b'shalom

bananabrain
 
Yeah, look at where they live now. Look at the mansions and the cars and the bling... So why do they still rap violence, guns, and sex?

Nothing wrong with speaking about these things. It is how you speak about it. Nothing wrong with putting the image of violence, guns, and sex out there to let people know what is going on. I just hate the way it is glorified. Once it is promoted in that way, I'm simply like, "booo!"

The rap state of mind is molded by the ghetto environment. Rappers leave, but they still take it with them mentally. It is the sales and the rap state of mind.
 
there is also they argument that the prevalence of gansta rap is the fault of white people who control the record industry and promote a negative image of African Americans because it sells, whether its true or not I have no idea really.
 
"I'm a self-made monster of the city streets." Ice T

17th angel, check this one out:

I am societies child, this is how they made me, and now im sayin what's on my mind and they dont want that. This is what you made me America.

Tupac Shakur

Some people argue hip-hop is a reflection of America.
 
its the jamaican gangsta histori-mythology as a means of identification and affirmation for the originally deprived which has conjoined with the american super hero or rather anti hero and western ideals of money sex and power

Why do you say jamaican?
 
I just don't get it when people say "you made me this".... You, made, me, do that..... I just, don't get it lol... It was his own choices that made him whatever he was.

Jamaican?

Troddin through san juan in the arms of america; Troddin through jamaica, a buffalo soldier Fighting on arrival, fighting for survival.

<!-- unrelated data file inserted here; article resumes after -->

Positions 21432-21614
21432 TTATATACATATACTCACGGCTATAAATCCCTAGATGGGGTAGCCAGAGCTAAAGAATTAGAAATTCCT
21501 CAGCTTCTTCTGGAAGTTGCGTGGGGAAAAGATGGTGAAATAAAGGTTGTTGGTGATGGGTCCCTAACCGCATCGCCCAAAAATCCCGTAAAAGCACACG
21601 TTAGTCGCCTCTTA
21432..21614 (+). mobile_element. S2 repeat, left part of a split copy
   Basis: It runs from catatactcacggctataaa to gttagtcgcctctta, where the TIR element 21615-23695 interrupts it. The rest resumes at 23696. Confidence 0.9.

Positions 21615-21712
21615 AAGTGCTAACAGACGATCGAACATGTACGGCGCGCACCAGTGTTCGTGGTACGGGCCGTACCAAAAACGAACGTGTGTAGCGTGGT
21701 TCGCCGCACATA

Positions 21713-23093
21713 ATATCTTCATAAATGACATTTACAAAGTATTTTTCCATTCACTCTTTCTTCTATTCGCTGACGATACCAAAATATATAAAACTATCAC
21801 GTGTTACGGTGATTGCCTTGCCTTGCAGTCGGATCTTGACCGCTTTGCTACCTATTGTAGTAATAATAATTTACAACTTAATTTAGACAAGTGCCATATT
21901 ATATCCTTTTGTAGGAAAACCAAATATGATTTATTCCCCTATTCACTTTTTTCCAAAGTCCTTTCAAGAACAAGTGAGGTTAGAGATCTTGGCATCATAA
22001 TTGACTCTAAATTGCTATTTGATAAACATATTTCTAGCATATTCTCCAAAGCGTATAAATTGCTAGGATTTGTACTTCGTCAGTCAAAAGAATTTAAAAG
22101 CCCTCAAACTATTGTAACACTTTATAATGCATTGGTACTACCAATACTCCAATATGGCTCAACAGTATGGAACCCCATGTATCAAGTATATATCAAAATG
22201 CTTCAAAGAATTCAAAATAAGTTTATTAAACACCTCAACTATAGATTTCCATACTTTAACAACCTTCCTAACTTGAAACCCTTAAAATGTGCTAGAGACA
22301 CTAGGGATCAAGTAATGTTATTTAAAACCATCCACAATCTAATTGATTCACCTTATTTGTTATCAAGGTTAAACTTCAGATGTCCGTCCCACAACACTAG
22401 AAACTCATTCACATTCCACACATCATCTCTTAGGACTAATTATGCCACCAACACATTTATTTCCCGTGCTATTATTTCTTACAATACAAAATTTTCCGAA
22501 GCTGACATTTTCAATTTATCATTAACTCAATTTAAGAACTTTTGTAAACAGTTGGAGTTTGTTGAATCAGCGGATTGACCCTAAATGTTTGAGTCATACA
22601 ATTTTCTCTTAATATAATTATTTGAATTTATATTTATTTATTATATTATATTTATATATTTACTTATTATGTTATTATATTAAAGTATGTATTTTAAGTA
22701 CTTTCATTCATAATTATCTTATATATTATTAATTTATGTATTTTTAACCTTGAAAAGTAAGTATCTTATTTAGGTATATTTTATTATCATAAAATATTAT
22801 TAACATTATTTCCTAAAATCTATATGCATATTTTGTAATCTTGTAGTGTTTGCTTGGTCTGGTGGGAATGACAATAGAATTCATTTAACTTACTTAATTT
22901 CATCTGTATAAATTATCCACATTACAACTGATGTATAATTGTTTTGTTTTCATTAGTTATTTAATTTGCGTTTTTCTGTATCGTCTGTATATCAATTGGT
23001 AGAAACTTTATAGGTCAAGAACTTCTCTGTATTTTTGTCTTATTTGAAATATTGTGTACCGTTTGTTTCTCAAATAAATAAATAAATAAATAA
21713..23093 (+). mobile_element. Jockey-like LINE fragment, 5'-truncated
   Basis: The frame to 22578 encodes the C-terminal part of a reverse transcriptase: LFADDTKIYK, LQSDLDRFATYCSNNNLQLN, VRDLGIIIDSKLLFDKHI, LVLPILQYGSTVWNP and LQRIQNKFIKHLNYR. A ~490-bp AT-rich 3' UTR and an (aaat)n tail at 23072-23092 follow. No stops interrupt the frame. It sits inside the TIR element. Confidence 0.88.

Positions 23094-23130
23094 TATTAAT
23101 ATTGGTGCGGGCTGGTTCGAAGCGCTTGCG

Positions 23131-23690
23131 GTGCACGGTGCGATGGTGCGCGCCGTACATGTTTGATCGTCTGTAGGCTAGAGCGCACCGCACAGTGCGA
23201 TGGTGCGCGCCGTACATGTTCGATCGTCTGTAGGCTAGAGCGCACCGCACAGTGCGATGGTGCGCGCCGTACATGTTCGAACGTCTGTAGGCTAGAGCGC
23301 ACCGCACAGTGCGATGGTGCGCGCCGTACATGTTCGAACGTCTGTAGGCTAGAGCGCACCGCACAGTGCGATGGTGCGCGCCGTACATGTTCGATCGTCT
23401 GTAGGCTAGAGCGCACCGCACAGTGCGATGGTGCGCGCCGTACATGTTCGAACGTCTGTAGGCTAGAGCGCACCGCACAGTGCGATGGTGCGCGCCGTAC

Perhaps he mentions Jamaica, as that is a real gang land place.... I have quite a few Jamaican contacts, and also in the army I had a few friends from Jamaica... And places say like kingston... Real big on 'tribe like' behaviour. Warriors clash, often. One friend Franco.... He was 18 when I met him... From the corner of his left side of his mouth right up passed his ear was this giant scar..... I was only 18 at the time to, only just got from basic to Infantry training, He was a great guy, used to cut my hair, I once just was so curious I asked how he got his scar, and he told me he was smacked in the left side of the head with a machete...

And he said it so calmly and it was so freaking strange, he shrugged like "**** happens" I asked him what he did (in meaning what done to deserve it) and he answered as in what he did in reaction and he smiled shruged again and said I killed him. And from that day on lol, I was cautious around Franklin lol! But from other Friends I have that have come from Kingston (mainly) and other areas in Jamaica They paint this image of a normality for violence and rival hatred.
 
one is that people are undeniably influenced by music